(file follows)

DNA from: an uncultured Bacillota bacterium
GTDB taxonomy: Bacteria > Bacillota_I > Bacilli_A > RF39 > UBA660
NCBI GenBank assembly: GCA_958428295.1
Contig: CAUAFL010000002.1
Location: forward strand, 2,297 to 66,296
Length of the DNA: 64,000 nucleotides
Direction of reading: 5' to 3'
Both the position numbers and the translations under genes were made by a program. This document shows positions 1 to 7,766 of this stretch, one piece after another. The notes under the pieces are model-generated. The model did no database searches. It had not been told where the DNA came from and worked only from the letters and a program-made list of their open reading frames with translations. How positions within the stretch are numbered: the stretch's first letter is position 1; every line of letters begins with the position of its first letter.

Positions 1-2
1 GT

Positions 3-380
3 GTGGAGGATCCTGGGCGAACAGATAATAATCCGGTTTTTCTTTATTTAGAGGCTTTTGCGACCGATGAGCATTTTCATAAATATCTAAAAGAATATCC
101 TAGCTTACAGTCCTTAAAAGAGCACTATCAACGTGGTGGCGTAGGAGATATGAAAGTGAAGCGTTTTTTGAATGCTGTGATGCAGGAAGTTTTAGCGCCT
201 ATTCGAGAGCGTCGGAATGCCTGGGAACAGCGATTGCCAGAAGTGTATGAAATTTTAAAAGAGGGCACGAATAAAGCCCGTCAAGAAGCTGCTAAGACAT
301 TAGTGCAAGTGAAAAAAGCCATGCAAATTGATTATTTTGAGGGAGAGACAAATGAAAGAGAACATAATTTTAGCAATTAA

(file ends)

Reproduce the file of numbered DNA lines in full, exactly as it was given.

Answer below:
DNA from: an uncultured Bacillota bacterium
GTDB taxonomy: Bacteria > Bacillota_I > Bacilli_A > RF39 > UBA660
NCBI GenBank assembly: GCA_958428295.1
Contig: CAUAFL010000002.1
Location: forward strand, 2,297 to 66,296
Length of the DNA: 64,000 nucleotides
Direction of reading: 5' to 3'
Both the position numbers and the translations under genes were made by a program. This document shows positions 1 to 7,766 of this stretch, one piece after another. The notes under the pieces are model-generated. The model did no database searches. It had not been told where the DNA came from and worked only from the letters and a program-made list of their open reading frames with translations. How positions within the stretch are numbered: the stretch's first letter is position 1; every line of letters begins with the position of its first letter.

Positions 1-2
1 GT

Positions 3-380
3 GTGGAGGATCCTGGGCGAACAGATAATAATCCGGTTTTTCTTTATTTAGAGGCTTTTGCGACCGATGAGCATTTTCATAAATATCTAAAAGAATATCC
101 TAGCTTACAGTCCTTAAAAGAGCACTATCAACGTGGTGGCGTAGGAGATATGAAAGTGAAGCGTTTTTTGAATGCTGTGATGCAGGAAGTTTTAGCGCCT
201 ATTCGAGAGCGTCGGAATGCCTGGGAACAGCGATTGCCAGAAGTGTATGAAATTTTAAAAGAGGGCACGAATAAAGCCCGTCAAGAAGCTGCTAAGACAT
301 TAGTGCAAGTGAAAAAAGCCATGCAAATTGATTATTTTGAGGGAGAGACAAATGAAAGAGAACATAATTTTAGCAATTAA